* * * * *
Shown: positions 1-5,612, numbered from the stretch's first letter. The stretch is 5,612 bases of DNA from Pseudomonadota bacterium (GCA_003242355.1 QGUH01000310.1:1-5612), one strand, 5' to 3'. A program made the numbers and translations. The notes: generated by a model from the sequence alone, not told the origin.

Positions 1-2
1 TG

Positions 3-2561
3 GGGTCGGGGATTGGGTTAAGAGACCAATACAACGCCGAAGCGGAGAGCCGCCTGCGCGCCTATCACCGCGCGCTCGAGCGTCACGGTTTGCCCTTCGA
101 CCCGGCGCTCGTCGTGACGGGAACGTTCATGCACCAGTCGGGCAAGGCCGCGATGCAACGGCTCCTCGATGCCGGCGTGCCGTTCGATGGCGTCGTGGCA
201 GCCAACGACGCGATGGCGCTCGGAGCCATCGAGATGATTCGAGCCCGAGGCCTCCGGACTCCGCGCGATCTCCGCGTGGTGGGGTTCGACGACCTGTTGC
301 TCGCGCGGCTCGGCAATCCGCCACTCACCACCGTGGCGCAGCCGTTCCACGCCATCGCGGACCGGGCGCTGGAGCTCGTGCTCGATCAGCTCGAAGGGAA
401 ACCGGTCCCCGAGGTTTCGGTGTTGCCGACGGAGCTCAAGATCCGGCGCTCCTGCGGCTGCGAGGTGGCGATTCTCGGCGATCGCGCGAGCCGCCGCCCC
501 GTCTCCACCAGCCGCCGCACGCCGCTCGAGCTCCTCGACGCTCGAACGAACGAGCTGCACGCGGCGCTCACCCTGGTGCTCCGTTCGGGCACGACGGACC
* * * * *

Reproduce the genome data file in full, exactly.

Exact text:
Shown: positions 1-5,612, numbered from the stretch's first letter. The stretch is 5,612 bases of DNA from Pseudomonadota bacterium (GCA_003242355.1 QGUH01000310.1:1-5612), one strand, 5' to 3'. A program made the numbers and translations. The notes: generated by a model from the sequence alone, not told the origin.

Positions 1-2
1 TG

Positions 3-2561
3 GGGTCGGGGATTGGGTTAAGAGACCAATACAACGCCGAAGCGGAGAGCCGCCTGCGCGCCTATCACCGCGCGCTCGAGCGTCACGGTTTGCCCTTCGA
101 CCCGGCGCTCGTCGTGACGGGAACGTTCATGCACCAGTCGGGCAAGGCCGCGATGCAACGGCTCCTCGATGCCGGCGTGCCGTTCGATGGCGTCGTGGCA
201 GCCAACGACGCGATGGCGCTCGGAGCCATCGAGATGATTCGAGCCCGAGGCCTCCGGACTCCGCGCGATCTCCGCGTGGTGGGGTTCGACGACCTGTTGC
301 TCGCGCGGCTCGGCAATCCGCCACTCACCACCGTGGCGCAGCCGTTCCACGCCATCGCGGACCGGGCGCTGGAGCTCGTGCTCGATCAGCTCGAAGGGAA
401 ACCGGTCCCCGAGGTTTCGGTGTTGCCGACGGAGCTCAAGATCCGGCGCTCCTGCGGCTGCGAGGTGGCGATTCTCGGCGATCGCGCGAGCCGCCGCCCC
501 GTCTCCACCAGCCGCCGCACGCCGCTCGAGCTCCTCGACGCTCGAACGAACGAGCTGCACGCGGCGCTCACCCTGGTGCTCCGTTCGGGCACGACGGACC